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Project Details

Early Career

Status: Funded - Closed


Effect of helminth infection on Tuberculosis-specific immunology and DNA methylation

Andrew DiNardo, M.D.

Summary

BACKGROUND: Adults studies have shown that individuals who progress to TB disease are 1) more likely to be helminth infected and 2) to have more severe TB disease. In adults, helminth infections have been shown to polarize the immune system towards a Th2 (IL-4, IL-5 and IL-13) and Treg (CD25+Foxp3+IL-10+) CD4 lymphocyte

GAP: This study will be the first to evaluate 1) the attributable risk of helminth infection on TB disease and infection in a pediatric population, 2) how helminth infection modulates the TB-specific immune response, 3) the relationship of the TB-specific Th1 polyfunctional immune response to Th2 and Treg immunity at a single cell level, 4) the duration of helminth immune polarization and 5) the relationship between helminth-induced immune polarization with gene expression via DNA methylation.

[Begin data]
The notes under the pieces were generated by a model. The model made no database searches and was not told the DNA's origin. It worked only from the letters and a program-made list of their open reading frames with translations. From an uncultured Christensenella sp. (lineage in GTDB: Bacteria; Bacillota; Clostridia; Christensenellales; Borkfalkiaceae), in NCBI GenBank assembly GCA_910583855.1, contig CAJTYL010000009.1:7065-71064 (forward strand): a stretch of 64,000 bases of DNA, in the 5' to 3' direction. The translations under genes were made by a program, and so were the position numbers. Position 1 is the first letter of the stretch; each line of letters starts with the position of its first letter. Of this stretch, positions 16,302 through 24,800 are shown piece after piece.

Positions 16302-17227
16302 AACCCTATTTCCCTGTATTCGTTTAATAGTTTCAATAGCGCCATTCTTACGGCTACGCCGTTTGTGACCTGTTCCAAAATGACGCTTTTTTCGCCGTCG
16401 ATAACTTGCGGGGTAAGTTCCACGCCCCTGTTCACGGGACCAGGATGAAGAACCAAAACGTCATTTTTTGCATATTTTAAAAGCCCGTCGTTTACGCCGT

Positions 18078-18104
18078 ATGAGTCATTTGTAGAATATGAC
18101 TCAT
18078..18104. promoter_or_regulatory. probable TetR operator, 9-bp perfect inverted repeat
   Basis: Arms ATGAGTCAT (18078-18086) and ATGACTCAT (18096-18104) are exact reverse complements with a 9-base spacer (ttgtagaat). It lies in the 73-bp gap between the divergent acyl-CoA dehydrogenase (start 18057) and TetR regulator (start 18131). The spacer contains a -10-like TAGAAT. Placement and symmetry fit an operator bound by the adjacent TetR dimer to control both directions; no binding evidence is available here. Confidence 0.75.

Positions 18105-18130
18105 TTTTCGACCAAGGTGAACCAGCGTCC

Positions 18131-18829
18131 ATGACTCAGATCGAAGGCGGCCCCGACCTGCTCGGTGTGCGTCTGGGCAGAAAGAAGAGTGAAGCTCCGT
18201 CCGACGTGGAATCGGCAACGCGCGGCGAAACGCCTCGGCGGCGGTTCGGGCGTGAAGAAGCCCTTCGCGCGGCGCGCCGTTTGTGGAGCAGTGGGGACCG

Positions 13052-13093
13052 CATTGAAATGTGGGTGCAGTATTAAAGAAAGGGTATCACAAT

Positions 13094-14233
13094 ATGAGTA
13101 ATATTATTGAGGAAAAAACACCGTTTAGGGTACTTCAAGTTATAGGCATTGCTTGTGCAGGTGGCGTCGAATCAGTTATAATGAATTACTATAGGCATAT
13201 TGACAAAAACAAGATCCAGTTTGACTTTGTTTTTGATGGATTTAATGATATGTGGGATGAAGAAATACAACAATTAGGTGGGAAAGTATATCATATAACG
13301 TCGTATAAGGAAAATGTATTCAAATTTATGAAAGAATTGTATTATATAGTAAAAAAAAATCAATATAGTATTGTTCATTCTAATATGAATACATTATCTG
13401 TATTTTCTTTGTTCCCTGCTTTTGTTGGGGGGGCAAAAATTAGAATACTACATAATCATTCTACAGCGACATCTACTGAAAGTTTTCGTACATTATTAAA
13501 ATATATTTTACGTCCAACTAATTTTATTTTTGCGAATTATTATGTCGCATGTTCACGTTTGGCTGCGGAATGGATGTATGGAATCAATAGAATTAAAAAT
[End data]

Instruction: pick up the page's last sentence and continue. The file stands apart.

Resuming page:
HYPOTHESIS: Compared with helminth-uninfected children, those with helminth infection or in utero helminth exposure will have altered lymphocyte tuberculosis-specific immune phenotypes that correspond with epigenetic histone and DNA methylation marks.

METHODS: Lymphocytes from a well described longitudinal cohort will undergo flow cytometry based multi-parameter immune phenotyping and epigenetic studies (histone and DNA methylation analysis).

RESULTS: Pending

IMPACT: Understanding how and the duration of immune polarization by helminths will impact future vaccine studies as well as public health deworming policies and tuberculosis treatment guidelines.










Supervising Institution:
Texas Children's Hospital

Mentor(s):
Anna Mandalakas

Project Location:
Texas

Award Amount:
$26,750

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